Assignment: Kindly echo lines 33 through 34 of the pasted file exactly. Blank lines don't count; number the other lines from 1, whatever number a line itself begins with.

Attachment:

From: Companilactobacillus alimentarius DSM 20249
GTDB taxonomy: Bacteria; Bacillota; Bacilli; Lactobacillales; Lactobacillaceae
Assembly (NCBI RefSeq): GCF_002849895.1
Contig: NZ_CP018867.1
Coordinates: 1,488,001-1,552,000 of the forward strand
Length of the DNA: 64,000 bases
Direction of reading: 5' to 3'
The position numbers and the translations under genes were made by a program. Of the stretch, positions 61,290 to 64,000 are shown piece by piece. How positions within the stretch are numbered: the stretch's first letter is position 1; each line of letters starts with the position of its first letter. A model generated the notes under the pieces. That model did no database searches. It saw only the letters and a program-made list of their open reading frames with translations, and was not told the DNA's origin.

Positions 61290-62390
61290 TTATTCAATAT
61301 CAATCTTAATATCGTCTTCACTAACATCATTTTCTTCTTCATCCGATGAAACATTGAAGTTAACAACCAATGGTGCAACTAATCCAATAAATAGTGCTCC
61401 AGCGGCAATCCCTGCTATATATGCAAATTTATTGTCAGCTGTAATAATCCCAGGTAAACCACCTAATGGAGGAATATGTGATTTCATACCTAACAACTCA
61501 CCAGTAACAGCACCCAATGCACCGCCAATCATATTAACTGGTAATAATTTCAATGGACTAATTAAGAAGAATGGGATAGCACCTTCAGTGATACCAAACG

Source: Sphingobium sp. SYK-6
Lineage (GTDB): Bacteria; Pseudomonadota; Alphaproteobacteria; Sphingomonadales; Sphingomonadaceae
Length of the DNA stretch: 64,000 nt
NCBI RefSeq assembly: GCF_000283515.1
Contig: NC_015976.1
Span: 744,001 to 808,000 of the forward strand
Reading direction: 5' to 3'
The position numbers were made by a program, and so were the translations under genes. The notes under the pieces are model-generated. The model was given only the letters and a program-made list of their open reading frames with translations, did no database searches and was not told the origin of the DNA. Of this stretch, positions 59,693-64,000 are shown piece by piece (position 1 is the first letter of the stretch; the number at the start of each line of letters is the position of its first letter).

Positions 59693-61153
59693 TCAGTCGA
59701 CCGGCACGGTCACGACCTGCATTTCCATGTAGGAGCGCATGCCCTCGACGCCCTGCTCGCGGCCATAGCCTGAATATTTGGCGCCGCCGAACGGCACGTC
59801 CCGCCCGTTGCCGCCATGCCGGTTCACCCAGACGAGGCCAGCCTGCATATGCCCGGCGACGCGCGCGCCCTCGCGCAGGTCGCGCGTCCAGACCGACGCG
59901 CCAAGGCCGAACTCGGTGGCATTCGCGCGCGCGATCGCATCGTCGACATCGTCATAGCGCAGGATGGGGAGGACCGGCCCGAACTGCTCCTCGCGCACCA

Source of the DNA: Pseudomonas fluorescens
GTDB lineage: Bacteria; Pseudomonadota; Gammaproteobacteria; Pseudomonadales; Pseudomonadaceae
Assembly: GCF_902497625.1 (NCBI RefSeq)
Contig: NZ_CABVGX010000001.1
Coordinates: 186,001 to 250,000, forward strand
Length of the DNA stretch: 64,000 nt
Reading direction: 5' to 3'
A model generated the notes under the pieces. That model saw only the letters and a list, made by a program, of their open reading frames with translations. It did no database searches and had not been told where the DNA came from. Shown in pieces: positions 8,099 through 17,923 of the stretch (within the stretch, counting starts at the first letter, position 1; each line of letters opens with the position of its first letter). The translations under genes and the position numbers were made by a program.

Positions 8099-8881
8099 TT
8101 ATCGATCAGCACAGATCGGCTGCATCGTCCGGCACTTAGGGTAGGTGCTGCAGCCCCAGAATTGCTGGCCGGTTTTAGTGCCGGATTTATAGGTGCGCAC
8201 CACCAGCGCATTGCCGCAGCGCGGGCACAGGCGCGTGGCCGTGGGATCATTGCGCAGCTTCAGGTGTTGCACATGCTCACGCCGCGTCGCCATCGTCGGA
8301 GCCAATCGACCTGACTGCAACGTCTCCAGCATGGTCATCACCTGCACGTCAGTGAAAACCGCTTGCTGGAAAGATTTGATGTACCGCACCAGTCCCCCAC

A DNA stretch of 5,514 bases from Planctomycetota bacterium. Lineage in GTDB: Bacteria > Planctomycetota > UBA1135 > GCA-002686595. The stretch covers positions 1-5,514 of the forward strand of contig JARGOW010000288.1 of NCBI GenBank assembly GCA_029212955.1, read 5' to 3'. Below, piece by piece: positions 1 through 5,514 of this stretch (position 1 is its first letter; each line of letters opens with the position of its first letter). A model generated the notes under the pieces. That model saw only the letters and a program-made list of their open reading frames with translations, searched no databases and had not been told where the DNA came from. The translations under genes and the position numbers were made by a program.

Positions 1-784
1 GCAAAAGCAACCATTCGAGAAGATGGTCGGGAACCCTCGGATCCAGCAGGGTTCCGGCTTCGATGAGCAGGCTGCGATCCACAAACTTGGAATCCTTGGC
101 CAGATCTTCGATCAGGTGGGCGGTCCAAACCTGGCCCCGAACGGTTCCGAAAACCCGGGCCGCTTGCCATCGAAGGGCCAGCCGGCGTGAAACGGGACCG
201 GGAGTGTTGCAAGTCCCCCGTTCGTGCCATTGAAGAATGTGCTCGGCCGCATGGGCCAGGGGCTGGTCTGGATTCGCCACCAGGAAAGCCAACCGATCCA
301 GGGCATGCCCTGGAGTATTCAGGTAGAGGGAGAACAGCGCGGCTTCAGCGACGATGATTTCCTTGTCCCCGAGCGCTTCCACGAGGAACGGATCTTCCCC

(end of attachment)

Reading direction: 5' to 3'
A model generated the notes under the pieces. That model saw only the letters and a list, made by a program, of their open reading frames with translations. It did no database searches and had not been told where the DNA came from. Shown in pieces: positions 8,099 through 17,923 of the stretch (within the stretch, counting starts at the first letter, position 1; each line of letters opens with the position of its first letter). The translations under genes and the position numbers were made by a program.